By David Plante
Pantheon, Hardcover, 9780375424618, 272pp.
Publication Date: August 21, 2007
From the critically acclaimed author of more than a dozen novels comes a luminous and haunting story about grief and obsession, and about the need for meaning at the center of all of our lives.
In ABC’s unforgettable opening scene, Gerard, Peggy, and their 6-year-old son Harry are canoeing in a New Hampshire cove and come upon an abandoned wreck of a house they have observed for years but never entered. When Harry presses his parents to let him go and explore, Gerard follows him in and watches in horror as a freak accident he is powerless to stop unfolds before him, and a summer family idyll becomes, in an incalculable instant, the beginning of unbearable anguish.
Moments before Harry died, Gerard had picked up a crumpled piece of paper with letters of an unknown alphabet, which he later learns is Sanskrit. In the weeks following the accident he becomes obsessed with the origins of Indo-European alphabets, his fascination growing as boundless as his grief--and soon taking its place. Now, in pursuit of the story of the alphabet, he leaves his home, Peggy, his teaching job, and bands together with other grief-stricken “abecedarians” who believe that the alphabet as we know it had in its origins a meaning they are intent on uncovering. Their quest takes them to England, Greece, and finally, to an ancient site in the Syrian desert where the alphabet was incised on clay tablets some 4000 years ago. Yet what Gerard seeks is something beyond historical knowledge, and his journey itself has a meaning only revealed to him at its end.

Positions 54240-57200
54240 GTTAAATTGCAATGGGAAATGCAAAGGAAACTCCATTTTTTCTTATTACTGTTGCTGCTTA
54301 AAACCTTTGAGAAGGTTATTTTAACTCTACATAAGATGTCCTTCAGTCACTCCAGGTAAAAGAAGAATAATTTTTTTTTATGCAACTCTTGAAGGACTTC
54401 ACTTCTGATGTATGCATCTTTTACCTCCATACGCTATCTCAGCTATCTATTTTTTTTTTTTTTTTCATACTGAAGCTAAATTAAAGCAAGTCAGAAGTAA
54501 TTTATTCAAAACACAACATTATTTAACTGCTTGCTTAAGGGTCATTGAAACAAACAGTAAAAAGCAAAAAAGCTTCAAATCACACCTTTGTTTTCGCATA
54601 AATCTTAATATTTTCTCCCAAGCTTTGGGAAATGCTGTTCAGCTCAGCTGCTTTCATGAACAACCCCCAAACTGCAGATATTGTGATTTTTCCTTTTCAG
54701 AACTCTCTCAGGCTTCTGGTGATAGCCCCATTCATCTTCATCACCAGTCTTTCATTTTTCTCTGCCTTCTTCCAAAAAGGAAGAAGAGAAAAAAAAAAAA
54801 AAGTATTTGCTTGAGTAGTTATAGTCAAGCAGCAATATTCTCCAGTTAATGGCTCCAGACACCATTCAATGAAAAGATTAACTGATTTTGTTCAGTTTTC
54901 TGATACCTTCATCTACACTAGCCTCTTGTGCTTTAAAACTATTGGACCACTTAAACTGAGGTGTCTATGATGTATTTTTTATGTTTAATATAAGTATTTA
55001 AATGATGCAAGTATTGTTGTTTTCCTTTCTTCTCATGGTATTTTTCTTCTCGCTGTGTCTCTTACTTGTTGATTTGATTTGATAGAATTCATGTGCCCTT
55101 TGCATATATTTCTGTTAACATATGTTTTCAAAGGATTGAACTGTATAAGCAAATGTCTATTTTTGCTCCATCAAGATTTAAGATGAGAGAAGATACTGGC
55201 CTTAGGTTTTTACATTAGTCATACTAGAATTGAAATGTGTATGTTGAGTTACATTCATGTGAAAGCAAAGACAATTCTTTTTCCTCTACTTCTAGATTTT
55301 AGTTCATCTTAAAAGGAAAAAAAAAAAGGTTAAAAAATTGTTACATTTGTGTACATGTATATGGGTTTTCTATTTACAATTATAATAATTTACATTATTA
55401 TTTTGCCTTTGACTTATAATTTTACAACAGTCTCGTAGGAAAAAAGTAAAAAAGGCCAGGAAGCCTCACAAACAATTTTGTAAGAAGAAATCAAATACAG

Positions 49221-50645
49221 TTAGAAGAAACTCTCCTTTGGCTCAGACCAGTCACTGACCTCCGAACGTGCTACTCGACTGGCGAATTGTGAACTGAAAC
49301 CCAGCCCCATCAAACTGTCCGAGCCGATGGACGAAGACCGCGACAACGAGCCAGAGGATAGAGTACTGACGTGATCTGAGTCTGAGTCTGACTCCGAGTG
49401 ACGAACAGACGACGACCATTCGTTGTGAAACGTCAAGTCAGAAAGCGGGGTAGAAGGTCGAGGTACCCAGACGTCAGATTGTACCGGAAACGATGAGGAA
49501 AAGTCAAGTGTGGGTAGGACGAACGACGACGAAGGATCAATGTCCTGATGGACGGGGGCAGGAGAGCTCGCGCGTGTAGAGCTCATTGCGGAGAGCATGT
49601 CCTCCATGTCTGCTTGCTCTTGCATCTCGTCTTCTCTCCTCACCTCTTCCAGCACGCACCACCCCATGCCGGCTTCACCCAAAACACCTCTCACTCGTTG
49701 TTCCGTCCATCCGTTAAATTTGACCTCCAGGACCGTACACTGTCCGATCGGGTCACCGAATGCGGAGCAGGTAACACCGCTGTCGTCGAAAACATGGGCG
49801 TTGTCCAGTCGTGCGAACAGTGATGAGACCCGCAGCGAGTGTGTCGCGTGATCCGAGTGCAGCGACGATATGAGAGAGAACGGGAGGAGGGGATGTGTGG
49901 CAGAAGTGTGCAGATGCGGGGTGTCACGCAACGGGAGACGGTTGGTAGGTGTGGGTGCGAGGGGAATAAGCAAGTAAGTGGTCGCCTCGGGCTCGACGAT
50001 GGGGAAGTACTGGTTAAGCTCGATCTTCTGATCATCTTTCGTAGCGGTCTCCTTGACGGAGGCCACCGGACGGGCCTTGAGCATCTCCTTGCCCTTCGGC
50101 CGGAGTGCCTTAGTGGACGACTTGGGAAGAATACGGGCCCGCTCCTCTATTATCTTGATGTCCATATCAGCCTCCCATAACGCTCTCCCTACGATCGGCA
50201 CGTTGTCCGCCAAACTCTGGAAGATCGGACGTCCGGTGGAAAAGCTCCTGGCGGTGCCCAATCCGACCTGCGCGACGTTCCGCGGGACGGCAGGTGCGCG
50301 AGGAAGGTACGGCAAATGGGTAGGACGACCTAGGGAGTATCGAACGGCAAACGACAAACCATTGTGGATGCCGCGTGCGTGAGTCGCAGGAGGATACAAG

A signally original and radiant novel, ABC illuminates the mysteries human life is full of, both in its horror and its joy.
"The Plante focus is narrow and sharp, like a blazing spot on a vast darkened stage... It is beautiful. How can love, hate, cherishing, rejection, pity, and broken promises all coexist without canceling each other out? Such mysteries are at the heart of the family bonds David Plante celebrates; like the religious faith that frames this remarkable novel, they transcend analysis."
"Plante has created one of the most harrowing of contemporary novels."
"Haunting... A book that belies its slenderness. A great reckoning in a little room."
--Bernard Levin, The Sunday Times (London)
THE FRANCOEUR TRILOGY
"Plante is a powerful writer... capable of locking the reader in the mute, chest-crunching hug of inarticulate family love."
--Robert Towers, The New York Review of Books
"Stark and powerful."
--John Lancaster, London Review of Books
"A masterpiece of simple prose about simple surfaces."
--Philadelphia Daily News
THE AGE OF TERROR
"A powerful, courageous, curiously invigorating work."
"One of the most necessary and resonant novelists of his generation."